Ned Kelly

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mavisbramston
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Ned Kelly

Post by mavisbramston » 27 Oct 2017, 09:36

Not sure where this should go.
Ok here goes.
How you answer this really depends on your back ground but its always interesting.
Do you think Ned Kelly was a hero?
Its become popular to label Ned as just a criminal and killer.
Well as an old leftie trade union sympathiser you can pretty much predict from me its a YES.
I believe he was a hero and go as far to suggest the Jerilderie letter remains a very important national icon.
He was a victim of squatter laws and his rebellion against the establishment was courageous. He killed in self defence.
The police of Neds day were hardly beacons of law, they were not to be admired.
You certainly dont have to agree.
Such is life.

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Mahalia
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Re: Ned Kelly

Post by Mahalia » 27 Oct 2017, 16:29

The issue of Ned Kelly is always cause for great discussion with the two public fields of opinion split between Ned as an Australian folk hero and the view of the establishment that he was a murderer who got his just rewards . The fact that the story has a resonance with the Australian psyche cannot be ignored. Kelly is still today a popular cultural icon perceived as Australia’s own version of Robin Hood.


SUCH IS LIFE ... Maureen Clifford © The #ScribblyBark Poet


‘Mind you die like a Kelly son – don’t hang your head in shame.’
Harsh words torn from a mothers lips – she’d never know his fame.
Both imprisoned in Melbourne Gaol, these words at him she flung,
eleventh day, eleventh month, just before her Ned hung.
Seven thousand gathered, thirty two thousand had signed
a petition for Ned’s release. Authorities were blind
and deaf to pleas. The execution set, they would not sway.
‘Mind you die like a Kelly son’ Ellen was heard to say.

Ellen lived to ninety two, out back on her selection,
outliving seven children – no doubt cause for reflection.
Her final years were spent in peace – her fighting days were done
but down the ages echoing – ‘die like a Kelly son.’
And through the long annals of time a legend has been born.
A man, a criminal no doubt, a child of devils spawn.
A bloke who stood against the odds – defied authority;
and died proud - like a Kelly – unbowed by society.

From Echuca on the Murray and many places in between
to her last days at Eleven Mile Creek, Ellen Kelly was seen.
The little town of Greta ‘neath Mount Molly Morgan’s slopes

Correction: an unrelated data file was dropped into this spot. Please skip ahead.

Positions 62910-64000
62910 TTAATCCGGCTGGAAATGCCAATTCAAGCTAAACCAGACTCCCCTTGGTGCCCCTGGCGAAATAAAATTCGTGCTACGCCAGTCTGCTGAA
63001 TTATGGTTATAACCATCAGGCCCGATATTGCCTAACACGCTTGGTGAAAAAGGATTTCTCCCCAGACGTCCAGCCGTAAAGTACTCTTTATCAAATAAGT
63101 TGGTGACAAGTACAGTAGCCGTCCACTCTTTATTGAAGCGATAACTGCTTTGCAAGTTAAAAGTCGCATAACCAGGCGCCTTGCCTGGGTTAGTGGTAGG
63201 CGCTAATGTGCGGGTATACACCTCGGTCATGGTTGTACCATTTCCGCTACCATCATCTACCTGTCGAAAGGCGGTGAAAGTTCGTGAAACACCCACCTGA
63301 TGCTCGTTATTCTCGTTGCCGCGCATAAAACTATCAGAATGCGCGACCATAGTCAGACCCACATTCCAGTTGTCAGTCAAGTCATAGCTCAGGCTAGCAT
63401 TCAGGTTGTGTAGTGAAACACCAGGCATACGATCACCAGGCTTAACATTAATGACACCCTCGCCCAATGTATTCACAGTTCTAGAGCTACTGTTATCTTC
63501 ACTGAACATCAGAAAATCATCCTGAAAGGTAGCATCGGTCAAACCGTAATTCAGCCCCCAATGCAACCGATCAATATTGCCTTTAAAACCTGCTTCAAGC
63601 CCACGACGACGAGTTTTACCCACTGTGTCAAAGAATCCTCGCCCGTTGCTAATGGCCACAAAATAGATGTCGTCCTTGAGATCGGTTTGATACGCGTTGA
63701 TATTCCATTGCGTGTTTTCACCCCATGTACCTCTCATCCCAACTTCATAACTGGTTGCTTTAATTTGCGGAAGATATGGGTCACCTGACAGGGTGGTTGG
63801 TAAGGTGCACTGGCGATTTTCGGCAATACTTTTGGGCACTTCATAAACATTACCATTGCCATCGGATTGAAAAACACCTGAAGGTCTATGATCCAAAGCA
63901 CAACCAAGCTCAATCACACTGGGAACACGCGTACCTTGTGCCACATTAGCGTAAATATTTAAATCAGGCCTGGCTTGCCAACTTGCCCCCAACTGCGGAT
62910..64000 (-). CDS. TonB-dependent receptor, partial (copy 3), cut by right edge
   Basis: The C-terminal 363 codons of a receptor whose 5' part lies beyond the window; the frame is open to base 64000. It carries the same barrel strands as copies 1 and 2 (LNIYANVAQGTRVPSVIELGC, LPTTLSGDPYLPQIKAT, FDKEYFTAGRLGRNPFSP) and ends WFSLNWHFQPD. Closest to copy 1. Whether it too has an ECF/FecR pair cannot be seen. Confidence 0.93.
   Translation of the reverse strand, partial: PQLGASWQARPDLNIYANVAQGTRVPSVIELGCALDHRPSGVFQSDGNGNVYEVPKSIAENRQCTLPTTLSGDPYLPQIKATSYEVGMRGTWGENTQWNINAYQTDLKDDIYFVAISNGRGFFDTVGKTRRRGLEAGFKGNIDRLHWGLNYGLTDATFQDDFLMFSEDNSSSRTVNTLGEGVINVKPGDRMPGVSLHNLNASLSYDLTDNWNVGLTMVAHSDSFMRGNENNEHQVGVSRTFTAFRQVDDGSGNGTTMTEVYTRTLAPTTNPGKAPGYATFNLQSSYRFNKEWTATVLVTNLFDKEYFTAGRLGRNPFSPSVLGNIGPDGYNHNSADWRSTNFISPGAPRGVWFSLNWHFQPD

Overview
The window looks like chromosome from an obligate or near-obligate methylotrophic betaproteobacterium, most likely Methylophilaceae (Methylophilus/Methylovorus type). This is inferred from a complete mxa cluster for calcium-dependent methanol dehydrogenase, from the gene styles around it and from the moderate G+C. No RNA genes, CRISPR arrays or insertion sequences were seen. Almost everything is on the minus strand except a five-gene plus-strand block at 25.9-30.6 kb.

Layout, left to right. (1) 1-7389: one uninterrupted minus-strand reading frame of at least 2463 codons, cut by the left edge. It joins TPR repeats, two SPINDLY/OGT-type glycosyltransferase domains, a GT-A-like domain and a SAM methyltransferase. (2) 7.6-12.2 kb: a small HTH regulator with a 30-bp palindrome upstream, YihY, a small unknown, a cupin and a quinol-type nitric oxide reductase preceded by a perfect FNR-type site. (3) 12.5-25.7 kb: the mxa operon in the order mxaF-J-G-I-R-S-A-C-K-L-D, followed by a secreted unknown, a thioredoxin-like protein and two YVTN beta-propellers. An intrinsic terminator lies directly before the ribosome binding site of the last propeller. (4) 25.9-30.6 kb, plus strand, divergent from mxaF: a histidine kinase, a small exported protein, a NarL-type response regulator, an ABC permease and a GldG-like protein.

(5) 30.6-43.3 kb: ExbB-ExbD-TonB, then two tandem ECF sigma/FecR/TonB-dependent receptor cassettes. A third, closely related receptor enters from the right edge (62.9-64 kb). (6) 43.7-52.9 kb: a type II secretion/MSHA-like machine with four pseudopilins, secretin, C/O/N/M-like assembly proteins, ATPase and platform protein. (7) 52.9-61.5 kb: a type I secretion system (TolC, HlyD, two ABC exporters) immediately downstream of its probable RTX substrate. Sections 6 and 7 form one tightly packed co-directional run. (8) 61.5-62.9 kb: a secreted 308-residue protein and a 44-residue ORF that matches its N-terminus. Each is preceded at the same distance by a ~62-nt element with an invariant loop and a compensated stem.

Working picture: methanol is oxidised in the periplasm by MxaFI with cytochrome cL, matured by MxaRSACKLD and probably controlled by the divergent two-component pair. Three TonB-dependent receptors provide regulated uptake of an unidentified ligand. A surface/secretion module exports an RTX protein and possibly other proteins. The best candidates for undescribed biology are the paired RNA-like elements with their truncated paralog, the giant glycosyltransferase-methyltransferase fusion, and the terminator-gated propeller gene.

was the place she died and found her rest – abandoning her hopes.
And written in the pages of Australian history
are the stories of the Kelly gang – and of their killing spree
but one can’t help but ponder over certain circumstances
that kicked in causing fate to dance with chance and tight finances.

For no doubt constraints of cash and little opportunity
had just a bit to do with how this story came to be.
Given a fair shake, half a chance, a bit of plain good luck,
would they have been respectable and not have run amuck?
But history is what it is – from such are legends born
In the annals of Australia these truths are solemnly sworn.
Those last words from Ned’s Mother – to a young man doomed but brave
‘mind you die like a Kelly son’. Words he took to his grave.


‘Such is life’ are reported to be the last words spoken by Ned Kelly
The Scribbly Bark Poet
see some scribbles here - http://scribblybarkpoetry.blogspot.com.au/

mavisbramston
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Re: Ned Kelly

Post by mavisbramston » 27 Oct 2017, 20:45

Loved it. Thank you. Trying to recall where I have heard that poem or one like it. Ithink the notion he was a criminal has gained popular momentum in recent years. Its a kind of iconaclastic attitude. I think mostly due to the tendency of a kind of cultutal cringe. I dont think the people who see him as a criminal undestand Kelly. Its a very shallow surface understanding of the period. Kelly was a romantic hero.

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terra
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Re: Ned Kelly

Post by terra » 29 Oct 2017, 13:10

Nowadays, we treat Ned like a folk hero..... :thinking:

But, to me, the best criminal was Robin Hood. He robbed the rich to give to the poor.
I don't see any evidence that Ned Kelly did that !
"Life's too short to drink cheap wine".

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Perrorist
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Re: Ned Kelly

Post by Perrorist » 29 Oct 2017, 14:51

I was born in Nottingham and Robin Hood was our hero.

Robin Hood, Robin Hood, riding through the glen...